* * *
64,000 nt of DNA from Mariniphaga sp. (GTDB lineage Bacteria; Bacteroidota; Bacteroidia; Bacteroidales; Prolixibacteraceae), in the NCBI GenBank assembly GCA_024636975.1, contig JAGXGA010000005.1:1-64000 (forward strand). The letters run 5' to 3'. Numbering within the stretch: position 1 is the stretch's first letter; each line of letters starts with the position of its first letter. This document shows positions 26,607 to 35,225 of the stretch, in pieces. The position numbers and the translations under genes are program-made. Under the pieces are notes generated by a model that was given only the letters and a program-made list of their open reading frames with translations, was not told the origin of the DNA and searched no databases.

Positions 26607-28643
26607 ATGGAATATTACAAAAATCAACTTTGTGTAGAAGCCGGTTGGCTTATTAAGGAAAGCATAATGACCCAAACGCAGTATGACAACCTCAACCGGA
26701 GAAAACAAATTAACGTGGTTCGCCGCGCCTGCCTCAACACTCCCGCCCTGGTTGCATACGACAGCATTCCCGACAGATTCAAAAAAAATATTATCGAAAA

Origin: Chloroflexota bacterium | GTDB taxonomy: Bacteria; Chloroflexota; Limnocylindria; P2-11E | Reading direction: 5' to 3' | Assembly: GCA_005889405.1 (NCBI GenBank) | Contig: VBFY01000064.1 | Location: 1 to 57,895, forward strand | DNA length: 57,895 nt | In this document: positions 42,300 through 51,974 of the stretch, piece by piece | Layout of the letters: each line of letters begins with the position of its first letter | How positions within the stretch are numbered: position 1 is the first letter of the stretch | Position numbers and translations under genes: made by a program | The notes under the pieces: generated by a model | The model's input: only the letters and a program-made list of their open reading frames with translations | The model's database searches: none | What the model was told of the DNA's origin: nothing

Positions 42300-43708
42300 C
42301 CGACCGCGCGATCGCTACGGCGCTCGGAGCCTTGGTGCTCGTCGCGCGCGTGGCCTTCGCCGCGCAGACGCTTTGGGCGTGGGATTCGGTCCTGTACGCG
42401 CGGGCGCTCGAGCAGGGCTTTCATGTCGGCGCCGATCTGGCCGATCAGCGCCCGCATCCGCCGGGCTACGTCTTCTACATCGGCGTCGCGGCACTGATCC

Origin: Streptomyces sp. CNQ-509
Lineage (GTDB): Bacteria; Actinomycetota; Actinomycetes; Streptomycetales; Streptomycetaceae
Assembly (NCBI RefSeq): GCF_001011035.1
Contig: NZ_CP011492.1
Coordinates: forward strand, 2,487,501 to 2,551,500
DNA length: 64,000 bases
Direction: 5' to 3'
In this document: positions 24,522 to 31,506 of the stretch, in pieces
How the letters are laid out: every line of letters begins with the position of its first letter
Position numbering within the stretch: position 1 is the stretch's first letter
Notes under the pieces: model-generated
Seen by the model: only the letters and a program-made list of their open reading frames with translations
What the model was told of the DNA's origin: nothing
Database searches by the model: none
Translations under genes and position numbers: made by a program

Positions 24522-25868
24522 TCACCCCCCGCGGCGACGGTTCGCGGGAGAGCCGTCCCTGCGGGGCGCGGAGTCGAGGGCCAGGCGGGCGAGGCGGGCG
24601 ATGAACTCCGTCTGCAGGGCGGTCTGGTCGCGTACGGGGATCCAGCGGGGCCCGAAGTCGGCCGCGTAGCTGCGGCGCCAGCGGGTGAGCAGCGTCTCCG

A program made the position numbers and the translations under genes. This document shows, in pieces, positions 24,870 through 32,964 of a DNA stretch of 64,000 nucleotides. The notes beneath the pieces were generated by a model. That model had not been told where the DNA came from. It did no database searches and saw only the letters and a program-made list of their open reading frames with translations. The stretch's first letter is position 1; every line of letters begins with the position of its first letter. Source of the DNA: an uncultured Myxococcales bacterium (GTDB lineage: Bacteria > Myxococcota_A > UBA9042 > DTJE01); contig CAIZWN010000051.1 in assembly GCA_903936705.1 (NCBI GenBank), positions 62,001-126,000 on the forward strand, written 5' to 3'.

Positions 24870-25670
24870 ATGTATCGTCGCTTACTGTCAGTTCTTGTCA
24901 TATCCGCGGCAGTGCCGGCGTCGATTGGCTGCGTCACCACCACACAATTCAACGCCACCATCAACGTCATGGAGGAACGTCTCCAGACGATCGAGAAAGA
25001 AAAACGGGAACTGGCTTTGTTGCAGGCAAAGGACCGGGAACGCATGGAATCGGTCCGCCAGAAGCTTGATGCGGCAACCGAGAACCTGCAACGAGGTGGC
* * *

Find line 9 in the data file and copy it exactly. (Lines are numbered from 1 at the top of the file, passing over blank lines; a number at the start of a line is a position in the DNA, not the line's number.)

42401 CGGGCGCTCGAGCAGGGCTTTCATGTCGGCGCCGATCTGGCCGATCAGCGCCCGCATCCGCCGGGCTACGTCTTCTACATCGGCGTCGCGGCACTGATCC